Leading today’s Hong Kong real estate news, the city’s financial chief said the government is mulling tax sweeteners to make housing a bit more affordable for renters. Also in the headlines, the Hong Kong Stock Exchange will be moving its operations from the IFC to Exchange Square to trim rental costs, and developer Sino Land saw a huge profit jump from its sale of The Palazzo, a mixed-use development in Chengdu last September. All these stories and more await you, if you just keep reading.
The Hong Kong government is actively considering the introduction of a new tax deduction for renters, a measure it was unable to include in this year’s budget because it would require a computer system upgrade, Financial Secretary Paul Chan Mo-po said on Thursday.
“We studied the policy, but it was difficult for us to realise it this year,” Chan said on a phone-in programme jointly organised by three major radio broadcasters on Thursday morning to answer questions from the public on the 2018-19 budget. Read more>>
Hong Kong Stock Exchange (HKEX) will cease to lease office space at IFC in order to save costs. The stock exchange will move its operations to Exchange Square in Central, where it is also a tenant, by year-end.
The monthly rent in Exchange Square is said to be below HK$100 ($12.8) for HKEX, while the exchange’s office in IFC costs over HK$100. HKEX’s chairman Charles Li said moving all operations to Exchange Square could enhance communication within the institution. Read more>>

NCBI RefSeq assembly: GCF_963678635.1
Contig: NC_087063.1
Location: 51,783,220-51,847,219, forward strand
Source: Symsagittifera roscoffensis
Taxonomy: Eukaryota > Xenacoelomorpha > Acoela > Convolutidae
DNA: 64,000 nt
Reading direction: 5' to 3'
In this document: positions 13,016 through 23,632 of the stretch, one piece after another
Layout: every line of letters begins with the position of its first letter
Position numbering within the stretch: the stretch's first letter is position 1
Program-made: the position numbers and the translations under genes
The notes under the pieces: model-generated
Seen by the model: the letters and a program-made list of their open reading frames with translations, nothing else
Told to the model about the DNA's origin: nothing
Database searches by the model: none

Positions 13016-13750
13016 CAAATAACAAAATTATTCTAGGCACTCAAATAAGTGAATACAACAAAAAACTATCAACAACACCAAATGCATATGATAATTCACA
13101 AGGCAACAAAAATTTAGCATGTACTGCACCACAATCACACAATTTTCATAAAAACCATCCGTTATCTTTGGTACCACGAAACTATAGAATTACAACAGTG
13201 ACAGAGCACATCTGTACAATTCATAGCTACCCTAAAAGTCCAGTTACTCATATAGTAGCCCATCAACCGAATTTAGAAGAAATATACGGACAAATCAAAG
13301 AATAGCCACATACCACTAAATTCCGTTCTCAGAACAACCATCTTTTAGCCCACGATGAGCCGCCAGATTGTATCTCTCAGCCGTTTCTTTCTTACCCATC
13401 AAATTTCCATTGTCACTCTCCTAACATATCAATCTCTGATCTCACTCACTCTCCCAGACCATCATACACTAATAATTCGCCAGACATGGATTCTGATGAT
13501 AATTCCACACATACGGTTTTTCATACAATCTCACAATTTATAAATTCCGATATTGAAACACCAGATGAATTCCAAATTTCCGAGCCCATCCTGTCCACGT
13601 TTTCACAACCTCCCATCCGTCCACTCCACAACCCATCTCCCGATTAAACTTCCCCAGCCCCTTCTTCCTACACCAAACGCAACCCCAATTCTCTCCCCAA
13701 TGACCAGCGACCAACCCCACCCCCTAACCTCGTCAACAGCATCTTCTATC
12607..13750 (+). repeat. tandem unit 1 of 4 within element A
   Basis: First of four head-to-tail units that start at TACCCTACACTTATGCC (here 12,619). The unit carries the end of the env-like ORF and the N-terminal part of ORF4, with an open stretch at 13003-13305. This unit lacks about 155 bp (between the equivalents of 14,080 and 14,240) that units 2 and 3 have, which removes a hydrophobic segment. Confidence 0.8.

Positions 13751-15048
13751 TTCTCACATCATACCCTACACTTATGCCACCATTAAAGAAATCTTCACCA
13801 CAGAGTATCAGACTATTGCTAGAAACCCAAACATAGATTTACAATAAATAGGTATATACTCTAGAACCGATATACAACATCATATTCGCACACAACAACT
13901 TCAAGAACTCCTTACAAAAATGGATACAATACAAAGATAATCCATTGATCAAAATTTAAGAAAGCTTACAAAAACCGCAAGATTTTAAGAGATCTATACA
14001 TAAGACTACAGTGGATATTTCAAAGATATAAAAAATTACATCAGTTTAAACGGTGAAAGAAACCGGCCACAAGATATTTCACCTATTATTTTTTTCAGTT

Sino Land said it will pay out a special dividend after posting a 218.6 percent jump in underlying profit for the July to December period. Its earnings were helped by a one-off gain from the disposal of a development in Chengdu, which also offset a sharp decline in property sales.
The underlying profit was within the range forecast – HK$8.38 billion ($1.1 billion) and HK$9.61 billion ($1.3 billion) – by Goldman Sachs and Morgan Stanley. Read more>>
Officials at Hysan Development, one of the largest landlords in Hong’s Kong’s famous shopping district of Causeway Bay, say the city’s retail sector has still not fully recovered.
“We see good direction, but we still need to wait. We still have some concerns that retail sales have not recovered full-scale,” said Ricky Lui, its chief operating officer. Roger Hao, its chief financial officer added that estimated tenant sales for 2017 saw a single-digit percentage increase, compared with 2016. Read more>>
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